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Black Farmers Are Rebuilding Agriculture in Coal Country

By Natalie Peart

While most people associate West Virginia with coal mining, the hills and valleys are also suited for agriculture. And as coal production wanes, farmers are seeing growing opportunities to expand their sector.


Regeneratively Grazed : As Nature Intended

200 years ago, massive herds of bison would number in the thousands and sometimes hundreds of thousands of head. Constantly on the move, these massive bison herds would leave behind a path of devastation and may not return for a year or more.


A frenzy of well drilling by California farmers leaves taps running dry

By Maria L. La Ganga, Gabrielle LaMarr LeMee and Ian James Photo: Irfan Khan

Vicki McDowell woke up on a Saturday morning in May, thinking about what she would make her son for breakfast. He was visiting from Hayward, and she wanted to whip up something special. Biscuits and gravy. Fried potatoes. Eggs.


Kelp Farming Gets a Boost in Suffolk

By Christopher Walsh

Gov. Kathy Hochul signed legislation on Tuesday permitting Suffolk County to lease underwater lands previously ceded to it by New York State for the purpose of kelp and other seaweed cultivation.


Solar and crop production research shows ‘multi-solving’ climate benefits

By Martin Bonzi and Sarah Spengeman

Stabilizing the climate demands a rapid transition to 100 percent carbon-free power, which will require large increases in solar power generation. In the U.S., the Biden administration has outlined a plan to power 40 percent of the U.S. power grid with solar energy by 2035…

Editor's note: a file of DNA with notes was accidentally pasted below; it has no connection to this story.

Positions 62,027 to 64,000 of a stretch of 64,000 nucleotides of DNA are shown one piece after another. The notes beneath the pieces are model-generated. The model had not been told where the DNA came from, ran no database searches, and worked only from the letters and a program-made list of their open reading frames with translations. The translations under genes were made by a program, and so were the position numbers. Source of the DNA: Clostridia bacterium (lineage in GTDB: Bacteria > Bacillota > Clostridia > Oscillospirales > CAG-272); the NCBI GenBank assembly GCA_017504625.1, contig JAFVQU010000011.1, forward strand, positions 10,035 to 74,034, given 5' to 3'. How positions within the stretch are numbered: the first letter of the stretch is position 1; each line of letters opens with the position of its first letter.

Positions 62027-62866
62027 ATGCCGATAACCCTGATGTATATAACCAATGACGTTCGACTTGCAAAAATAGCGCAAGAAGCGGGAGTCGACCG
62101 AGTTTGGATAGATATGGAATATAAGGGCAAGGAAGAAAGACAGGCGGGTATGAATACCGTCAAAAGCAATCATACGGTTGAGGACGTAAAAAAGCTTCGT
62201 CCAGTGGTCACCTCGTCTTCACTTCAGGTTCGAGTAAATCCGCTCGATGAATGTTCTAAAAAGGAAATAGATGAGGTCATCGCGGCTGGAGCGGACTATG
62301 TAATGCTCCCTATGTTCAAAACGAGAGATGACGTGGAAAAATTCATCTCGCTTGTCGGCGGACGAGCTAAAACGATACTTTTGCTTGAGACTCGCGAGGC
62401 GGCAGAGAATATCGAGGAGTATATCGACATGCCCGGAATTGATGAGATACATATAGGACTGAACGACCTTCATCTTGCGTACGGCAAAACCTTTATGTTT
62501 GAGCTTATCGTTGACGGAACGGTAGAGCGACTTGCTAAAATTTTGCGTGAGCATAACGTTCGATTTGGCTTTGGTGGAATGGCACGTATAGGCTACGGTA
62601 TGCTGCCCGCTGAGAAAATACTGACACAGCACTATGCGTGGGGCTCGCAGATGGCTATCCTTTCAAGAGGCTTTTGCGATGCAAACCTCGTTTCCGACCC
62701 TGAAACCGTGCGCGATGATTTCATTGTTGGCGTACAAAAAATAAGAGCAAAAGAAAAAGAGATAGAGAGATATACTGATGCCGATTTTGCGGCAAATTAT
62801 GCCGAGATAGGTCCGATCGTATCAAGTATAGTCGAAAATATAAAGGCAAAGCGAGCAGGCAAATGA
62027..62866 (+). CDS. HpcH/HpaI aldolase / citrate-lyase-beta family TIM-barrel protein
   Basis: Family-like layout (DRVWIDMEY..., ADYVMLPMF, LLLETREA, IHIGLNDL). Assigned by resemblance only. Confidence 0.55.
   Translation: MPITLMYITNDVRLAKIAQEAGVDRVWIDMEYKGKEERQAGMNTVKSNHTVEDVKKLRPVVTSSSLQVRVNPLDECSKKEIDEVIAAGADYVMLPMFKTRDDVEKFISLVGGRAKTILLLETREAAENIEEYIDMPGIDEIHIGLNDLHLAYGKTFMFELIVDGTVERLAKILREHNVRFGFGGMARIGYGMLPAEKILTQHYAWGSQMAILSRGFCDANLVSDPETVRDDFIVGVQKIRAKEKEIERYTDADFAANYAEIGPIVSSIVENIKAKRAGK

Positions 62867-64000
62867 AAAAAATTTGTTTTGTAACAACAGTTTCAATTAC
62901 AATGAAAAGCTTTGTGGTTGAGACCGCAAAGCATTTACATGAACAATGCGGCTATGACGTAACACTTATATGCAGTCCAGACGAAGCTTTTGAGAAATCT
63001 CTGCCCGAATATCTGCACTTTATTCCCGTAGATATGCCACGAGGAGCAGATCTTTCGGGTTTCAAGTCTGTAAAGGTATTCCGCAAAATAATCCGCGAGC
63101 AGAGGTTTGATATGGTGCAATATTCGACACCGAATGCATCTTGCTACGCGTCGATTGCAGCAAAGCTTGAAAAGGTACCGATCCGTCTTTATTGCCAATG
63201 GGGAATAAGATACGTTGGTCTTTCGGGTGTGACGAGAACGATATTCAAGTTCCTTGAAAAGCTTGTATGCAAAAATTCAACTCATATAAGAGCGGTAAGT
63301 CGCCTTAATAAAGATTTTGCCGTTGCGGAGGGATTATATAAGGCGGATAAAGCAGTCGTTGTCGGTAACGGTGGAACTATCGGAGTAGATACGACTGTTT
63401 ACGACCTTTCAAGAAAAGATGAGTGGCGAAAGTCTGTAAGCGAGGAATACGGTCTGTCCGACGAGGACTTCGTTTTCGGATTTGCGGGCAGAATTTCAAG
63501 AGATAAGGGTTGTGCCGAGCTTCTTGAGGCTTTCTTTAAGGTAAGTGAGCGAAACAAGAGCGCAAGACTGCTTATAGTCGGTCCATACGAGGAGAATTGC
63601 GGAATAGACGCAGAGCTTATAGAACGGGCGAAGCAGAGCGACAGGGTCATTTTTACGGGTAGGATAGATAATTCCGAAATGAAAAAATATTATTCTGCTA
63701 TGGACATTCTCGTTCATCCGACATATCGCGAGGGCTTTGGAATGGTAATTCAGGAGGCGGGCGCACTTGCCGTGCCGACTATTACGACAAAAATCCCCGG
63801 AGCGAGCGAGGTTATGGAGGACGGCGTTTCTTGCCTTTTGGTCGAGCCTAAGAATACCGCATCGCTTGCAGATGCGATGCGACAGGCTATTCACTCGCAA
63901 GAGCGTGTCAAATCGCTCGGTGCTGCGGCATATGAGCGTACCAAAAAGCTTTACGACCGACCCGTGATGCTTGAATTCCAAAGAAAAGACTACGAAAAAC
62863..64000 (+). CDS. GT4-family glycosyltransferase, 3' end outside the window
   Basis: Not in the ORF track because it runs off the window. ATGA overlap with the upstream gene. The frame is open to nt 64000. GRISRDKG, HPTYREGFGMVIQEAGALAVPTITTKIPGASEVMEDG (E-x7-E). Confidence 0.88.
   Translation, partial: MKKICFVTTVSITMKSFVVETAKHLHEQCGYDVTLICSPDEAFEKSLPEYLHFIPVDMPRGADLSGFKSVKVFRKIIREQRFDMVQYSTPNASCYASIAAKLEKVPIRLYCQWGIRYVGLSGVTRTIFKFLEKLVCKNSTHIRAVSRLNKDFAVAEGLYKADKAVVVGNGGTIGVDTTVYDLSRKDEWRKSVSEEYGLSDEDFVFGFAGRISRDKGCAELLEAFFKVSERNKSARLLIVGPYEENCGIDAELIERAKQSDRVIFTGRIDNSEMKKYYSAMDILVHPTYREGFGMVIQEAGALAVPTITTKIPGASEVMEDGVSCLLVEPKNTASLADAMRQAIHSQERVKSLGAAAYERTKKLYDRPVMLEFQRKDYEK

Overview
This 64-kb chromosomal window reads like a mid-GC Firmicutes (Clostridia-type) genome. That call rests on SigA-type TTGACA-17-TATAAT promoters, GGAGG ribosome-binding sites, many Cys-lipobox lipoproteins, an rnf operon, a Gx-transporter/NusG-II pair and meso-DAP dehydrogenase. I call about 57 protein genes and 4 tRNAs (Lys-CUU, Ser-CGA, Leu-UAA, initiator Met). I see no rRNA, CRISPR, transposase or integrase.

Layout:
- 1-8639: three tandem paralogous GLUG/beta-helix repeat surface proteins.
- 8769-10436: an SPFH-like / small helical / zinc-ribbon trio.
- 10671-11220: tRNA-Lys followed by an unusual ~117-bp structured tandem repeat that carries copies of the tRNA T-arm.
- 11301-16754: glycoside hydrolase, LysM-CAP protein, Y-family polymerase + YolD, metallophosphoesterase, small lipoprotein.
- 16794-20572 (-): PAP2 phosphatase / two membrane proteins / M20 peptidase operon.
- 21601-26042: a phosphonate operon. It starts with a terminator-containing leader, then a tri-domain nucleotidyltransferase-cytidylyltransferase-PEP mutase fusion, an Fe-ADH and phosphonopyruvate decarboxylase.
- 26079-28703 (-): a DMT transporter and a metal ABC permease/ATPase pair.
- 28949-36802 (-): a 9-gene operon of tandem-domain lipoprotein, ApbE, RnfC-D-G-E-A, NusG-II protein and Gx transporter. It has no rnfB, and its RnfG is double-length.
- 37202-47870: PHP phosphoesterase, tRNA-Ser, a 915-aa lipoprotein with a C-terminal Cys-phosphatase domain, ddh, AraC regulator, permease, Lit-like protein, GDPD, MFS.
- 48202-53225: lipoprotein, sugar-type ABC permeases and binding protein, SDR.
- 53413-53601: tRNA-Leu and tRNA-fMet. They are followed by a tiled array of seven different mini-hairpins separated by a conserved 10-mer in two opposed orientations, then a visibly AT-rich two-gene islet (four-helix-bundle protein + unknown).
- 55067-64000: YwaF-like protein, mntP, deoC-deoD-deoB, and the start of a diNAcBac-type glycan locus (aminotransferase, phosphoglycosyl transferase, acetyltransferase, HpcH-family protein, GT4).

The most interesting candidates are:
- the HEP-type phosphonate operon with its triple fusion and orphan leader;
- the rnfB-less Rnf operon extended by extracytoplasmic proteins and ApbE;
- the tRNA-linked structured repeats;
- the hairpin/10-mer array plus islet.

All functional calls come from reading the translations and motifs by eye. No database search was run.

The Latest Farm Product: Carbon Credits

By Elizabeth G. Dunn Photo: Rachel Mummey , The New York Times

Eight years ago, Kevin Prevo started making changes to the land in southern Iowa that his family has farmed for five generations. Mr. Prevo stopped tilling the fields between crop cycles and started planting cover crops he does not harvest — a mix including rye, turnips, radishes and sunflowers — between rotations of his cash crops, corn, soybeans and rye.


Georgia farmers experiment with new crops as the climate changes

By YCC Team

Summer is the time to enjoy fresh, delicious peaches from Georgia. But winter weather is key to a good harvest. Peach trees need a period of cold to bloom well and produce abundant fruit. The same is true of blueberries.


Climate challenges mount for California agriculture

By Jan Ellen Spiegel

California agriculture has experienced just about every form of climate change-induced calamity: Heat, drought, fire, floods. None bodes well for the future of farming in this state that is the U.S. king of agriculture.


New Mexico’s Chile Pepper Farmers Feel the Heat of Climate Change

By Wufei Yu

In the village of Hatch, New Mexico, at a chile shop cloaked in red ristras — the ornamental strings of chiles that often adorn doorways and windows in the state — Jessie Moreno, the young farmer who owns the store, tallies up sales, offers free samples and cranks an iron basket-topped chile roaster.


A recipe for fighting climate change and feeding the world

By Sarah Kaplan Photo: Chase Castor

“It’s so different from anything I’ve baked with,” says my baking partner, Jenny Starrs. We’re standing in the tiny kitchen of my D.C. apartment, examining palmfuls of a dark, coarse, rich-scented flour. It’s unfamiliar because it was milled from Kernza, a grain that is fundamentally unlike all other wheat humans grow.